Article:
Early holiday gift: Key to enjoying a fulfilling life

Here is a holiday gift that keeps giving: a key to enjoying a fulfilling life, and it's yours for the taking. If not to your liking, oh well. You can re-gift it by passing it on. Photo: Queen Bee

WASHINGTON November 24, 2012 - As an element of good mental and emotional health, fun does not get the respect it deserves. We can connect with others, learn, and get physical exercise while having fun, not that we always do.  

People in a fun mood attempt to make whatever is happening amusing or enjoyable. They frequently infect others with playfulness and that is good for our health. You cannot simultaneously have fun and be stressed-out. 

Better health is why everyone needs to get serious about spending more time in play. 

Activities that are fun can leave us laughing, expansive, blissful, satisfied, amused, lighthearted, excited, thrilled, tickled, happy, released, or joyful. No wonder childhood is a special time. For children, life is fun. They learn and grow as they play, imagine, create, and experiment, at least until they get into school. 

Our public education system mistakenly cultivates the rational mind more than the intuitive mind. As Albert Einstein succinctly put it, “The intuitive mind is a sacred gift and the rational mind is a faithful servant. We have created a society that honors the servant and has forgotten the gift.” 

Some may think that honoring our creative imagination would turn the world into an orgy of irresponsible fun. That is unlikely since we have a rational mind that will insist we remain responsible as we play. Even if our rationality fails us, it is hard to imagine irresponsible fun would be worse than the current climate of irresponsible tedium. 

Maybe the reason we have to make our lives meaningful is that we have forgotten the meaning of life is to have fun. Being playful and laughing with others creates healthy relationships and builds community. It is a way to share the enjoyment of life. When people list their regrets they never say, “I am so sorry for the time I spent having fun with my kids.”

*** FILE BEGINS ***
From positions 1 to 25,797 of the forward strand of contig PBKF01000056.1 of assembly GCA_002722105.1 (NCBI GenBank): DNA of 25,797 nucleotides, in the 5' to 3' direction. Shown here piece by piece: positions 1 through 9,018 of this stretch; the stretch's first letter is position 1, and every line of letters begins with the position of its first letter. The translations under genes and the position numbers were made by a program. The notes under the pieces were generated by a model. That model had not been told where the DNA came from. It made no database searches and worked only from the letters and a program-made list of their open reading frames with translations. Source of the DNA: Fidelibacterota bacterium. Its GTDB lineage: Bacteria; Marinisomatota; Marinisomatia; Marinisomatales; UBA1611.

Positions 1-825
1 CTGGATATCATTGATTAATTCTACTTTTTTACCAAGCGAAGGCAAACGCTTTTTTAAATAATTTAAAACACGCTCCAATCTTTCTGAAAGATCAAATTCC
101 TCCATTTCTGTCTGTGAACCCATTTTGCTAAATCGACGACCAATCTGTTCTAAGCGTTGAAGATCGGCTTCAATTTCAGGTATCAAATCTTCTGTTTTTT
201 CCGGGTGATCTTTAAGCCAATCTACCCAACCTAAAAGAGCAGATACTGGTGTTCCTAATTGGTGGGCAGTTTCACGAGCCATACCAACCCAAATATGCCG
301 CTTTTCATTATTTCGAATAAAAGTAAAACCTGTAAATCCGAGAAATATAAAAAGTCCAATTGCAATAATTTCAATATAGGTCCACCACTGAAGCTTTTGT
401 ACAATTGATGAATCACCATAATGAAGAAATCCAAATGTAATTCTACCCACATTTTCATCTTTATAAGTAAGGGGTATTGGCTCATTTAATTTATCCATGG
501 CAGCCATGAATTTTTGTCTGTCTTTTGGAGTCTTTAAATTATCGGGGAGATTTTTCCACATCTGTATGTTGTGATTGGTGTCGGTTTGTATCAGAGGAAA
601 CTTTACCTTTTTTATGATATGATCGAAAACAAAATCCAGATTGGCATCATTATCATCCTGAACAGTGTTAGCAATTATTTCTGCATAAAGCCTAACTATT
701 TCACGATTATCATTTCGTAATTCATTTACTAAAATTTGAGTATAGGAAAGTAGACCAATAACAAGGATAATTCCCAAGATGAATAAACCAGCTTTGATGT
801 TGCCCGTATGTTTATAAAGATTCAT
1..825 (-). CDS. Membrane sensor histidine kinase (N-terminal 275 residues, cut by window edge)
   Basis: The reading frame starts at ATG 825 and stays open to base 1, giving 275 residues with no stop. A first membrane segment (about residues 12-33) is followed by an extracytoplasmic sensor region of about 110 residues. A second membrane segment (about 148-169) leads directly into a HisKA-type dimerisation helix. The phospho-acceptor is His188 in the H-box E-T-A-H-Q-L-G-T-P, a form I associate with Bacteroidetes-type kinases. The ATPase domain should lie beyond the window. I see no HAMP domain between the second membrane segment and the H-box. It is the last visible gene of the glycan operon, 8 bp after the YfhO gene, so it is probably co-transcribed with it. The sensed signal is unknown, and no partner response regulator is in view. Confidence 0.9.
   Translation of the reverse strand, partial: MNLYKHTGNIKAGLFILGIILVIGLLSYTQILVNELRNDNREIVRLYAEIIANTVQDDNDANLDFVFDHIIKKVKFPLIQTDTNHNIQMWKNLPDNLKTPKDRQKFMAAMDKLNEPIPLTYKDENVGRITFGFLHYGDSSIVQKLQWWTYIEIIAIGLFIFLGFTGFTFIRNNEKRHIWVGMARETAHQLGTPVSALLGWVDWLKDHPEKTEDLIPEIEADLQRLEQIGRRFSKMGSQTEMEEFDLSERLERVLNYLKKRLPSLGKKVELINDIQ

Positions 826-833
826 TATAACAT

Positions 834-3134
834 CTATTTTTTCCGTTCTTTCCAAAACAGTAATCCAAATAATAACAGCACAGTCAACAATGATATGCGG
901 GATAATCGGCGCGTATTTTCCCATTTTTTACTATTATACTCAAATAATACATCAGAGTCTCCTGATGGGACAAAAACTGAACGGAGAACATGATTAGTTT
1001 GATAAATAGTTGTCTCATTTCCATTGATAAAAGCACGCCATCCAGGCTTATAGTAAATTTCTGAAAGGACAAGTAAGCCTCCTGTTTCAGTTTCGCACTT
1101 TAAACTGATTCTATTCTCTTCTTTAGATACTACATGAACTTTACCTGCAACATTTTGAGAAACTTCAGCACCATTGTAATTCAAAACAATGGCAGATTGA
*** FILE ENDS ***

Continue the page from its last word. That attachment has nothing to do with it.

It is even possible that time seems to go faster as we age because adults have less fun than kids. Having read other theories about time and aging, this possibility is just as plausible. We usually have clear memories of life’s painful moments, but we also remember life’s most fun and joyful times. Memorable experiences keep one year from blending uneventfully into the next. 

What started this whole chain of thought is Christmas, and remembering how time moved achingly slow when there were gifts under the tree. Although a few of the wrapped packages held new clothes (boring) you knew there were toys waiting as well.  

Toys are more fun to receive because you play with them. This is why technology is so popular. It is amazing, fun, and you can open a new app to play with everyday. Technology makes learning more enjoyable as well. Acquiring math skills with interactive games beats filling out worksheets of problems any day.  

If you have not purchased your favorite adults a holiday gift yet, consider getting them a toy.


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Jacqueline Marshall

Jacqueline Marshall is a writer for Help For Depression, and freelances primarily in the areas of psychology and personal development. She has a MA in Counseling Psychology and is a licensed therapist living near Chicago.

Jacqueline has experience helping those diagnosed with severe, persistent mental illness, and in providing general therapy services for individuals, couples, and families. Prior to counseling, she worked in graphic design and music education.

When not writing or counseling, Jacqueline enjoys reading literature and math-less books about quantum physics. She is a published poet, and has studied animal communication and energy healing.  

 

Contact Jacqueline Marshall

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